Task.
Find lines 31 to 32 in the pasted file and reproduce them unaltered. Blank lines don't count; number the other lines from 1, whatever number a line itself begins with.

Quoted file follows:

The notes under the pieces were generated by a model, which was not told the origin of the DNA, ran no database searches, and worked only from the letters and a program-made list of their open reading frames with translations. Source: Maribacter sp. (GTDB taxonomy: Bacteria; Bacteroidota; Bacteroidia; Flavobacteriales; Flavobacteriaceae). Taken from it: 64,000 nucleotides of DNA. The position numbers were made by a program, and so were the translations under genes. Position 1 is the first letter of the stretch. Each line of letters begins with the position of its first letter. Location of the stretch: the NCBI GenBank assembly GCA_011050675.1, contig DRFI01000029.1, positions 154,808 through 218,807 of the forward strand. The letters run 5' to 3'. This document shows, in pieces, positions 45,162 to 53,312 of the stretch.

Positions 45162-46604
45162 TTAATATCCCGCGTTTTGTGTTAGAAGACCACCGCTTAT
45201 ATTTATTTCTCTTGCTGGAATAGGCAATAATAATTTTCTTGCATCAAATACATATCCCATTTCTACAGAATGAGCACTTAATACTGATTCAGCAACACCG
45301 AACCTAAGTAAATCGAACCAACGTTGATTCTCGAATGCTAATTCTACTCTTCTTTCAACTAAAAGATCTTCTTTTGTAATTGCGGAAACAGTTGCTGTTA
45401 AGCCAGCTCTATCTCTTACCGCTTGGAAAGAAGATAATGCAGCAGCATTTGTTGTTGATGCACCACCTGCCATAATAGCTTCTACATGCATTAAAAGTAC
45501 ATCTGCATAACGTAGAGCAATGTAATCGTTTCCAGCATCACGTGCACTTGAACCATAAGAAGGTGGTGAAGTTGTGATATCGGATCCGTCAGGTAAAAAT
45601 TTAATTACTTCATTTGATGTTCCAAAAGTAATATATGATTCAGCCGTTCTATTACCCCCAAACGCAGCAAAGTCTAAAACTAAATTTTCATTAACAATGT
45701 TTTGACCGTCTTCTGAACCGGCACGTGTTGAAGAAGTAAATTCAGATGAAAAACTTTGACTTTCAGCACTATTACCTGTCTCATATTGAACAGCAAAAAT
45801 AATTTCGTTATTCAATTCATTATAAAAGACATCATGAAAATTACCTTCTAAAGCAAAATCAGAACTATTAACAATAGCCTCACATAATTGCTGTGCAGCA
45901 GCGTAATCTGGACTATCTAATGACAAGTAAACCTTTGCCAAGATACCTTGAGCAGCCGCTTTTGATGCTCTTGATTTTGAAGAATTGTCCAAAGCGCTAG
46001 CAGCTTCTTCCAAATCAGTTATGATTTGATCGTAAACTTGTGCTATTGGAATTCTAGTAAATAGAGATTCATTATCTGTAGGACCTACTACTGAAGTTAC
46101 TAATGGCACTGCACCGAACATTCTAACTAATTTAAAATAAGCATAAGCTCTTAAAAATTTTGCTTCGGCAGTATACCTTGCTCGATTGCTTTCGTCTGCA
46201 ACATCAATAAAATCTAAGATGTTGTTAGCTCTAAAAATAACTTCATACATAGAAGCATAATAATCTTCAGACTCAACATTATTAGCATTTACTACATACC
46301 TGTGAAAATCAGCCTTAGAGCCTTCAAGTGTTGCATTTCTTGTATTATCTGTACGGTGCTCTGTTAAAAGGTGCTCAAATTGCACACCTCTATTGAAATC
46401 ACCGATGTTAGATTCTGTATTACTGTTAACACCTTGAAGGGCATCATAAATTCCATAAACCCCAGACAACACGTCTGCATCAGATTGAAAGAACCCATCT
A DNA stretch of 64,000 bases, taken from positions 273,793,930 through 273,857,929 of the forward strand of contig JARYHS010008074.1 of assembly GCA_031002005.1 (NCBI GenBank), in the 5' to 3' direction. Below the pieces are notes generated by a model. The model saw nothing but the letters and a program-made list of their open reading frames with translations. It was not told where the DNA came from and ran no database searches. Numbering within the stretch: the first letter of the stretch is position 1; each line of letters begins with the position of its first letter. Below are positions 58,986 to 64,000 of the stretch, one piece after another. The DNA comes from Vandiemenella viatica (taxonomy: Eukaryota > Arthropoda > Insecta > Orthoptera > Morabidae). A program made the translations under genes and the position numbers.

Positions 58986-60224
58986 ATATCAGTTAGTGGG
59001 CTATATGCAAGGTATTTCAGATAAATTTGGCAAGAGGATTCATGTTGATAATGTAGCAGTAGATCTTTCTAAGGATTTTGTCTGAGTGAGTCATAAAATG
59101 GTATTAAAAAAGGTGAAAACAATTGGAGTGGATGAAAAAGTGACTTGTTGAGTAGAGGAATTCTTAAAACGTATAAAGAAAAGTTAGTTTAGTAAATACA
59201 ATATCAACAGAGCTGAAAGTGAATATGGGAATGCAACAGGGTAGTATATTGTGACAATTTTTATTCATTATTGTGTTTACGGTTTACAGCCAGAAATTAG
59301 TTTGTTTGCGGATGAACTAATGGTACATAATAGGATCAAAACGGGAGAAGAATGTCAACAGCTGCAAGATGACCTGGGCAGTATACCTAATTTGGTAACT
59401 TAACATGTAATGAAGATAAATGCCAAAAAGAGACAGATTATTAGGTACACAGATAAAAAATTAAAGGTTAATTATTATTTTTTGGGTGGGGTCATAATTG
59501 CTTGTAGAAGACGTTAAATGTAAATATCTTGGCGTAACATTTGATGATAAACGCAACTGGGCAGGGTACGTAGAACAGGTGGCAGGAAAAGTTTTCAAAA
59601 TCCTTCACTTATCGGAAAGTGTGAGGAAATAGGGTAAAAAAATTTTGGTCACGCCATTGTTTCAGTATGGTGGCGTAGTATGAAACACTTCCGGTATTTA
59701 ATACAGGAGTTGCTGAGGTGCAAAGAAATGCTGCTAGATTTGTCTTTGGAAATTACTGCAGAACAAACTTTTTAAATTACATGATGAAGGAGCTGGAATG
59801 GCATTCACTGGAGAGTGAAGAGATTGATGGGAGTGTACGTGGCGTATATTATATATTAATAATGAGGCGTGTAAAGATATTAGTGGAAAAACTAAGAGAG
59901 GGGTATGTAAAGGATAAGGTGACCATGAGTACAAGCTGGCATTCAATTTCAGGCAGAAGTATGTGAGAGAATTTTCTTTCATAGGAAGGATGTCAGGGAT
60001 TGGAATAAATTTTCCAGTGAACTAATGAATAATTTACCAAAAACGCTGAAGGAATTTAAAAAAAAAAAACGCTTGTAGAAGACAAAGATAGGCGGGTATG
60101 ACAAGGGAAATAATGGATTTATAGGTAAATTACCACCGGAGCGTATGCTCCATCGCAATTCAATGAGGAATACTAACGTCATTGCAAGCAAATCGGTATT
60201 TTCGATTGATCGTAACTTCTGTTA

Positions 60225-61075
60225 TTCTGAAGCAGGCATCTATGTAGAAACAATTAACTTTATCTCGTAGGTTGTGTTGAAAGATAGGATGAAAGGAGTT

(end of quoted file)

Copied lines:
60101 ACAAGGGAAATAATGGATTTATAGGTAAATTACCACCGGAGCGTATGCTCCATCGCAATTCAATGAGGAATACTAACGTCATTGCAAGCAAATCGGTATT
60201 TTCGATTGATCGTAACTTCTGTTA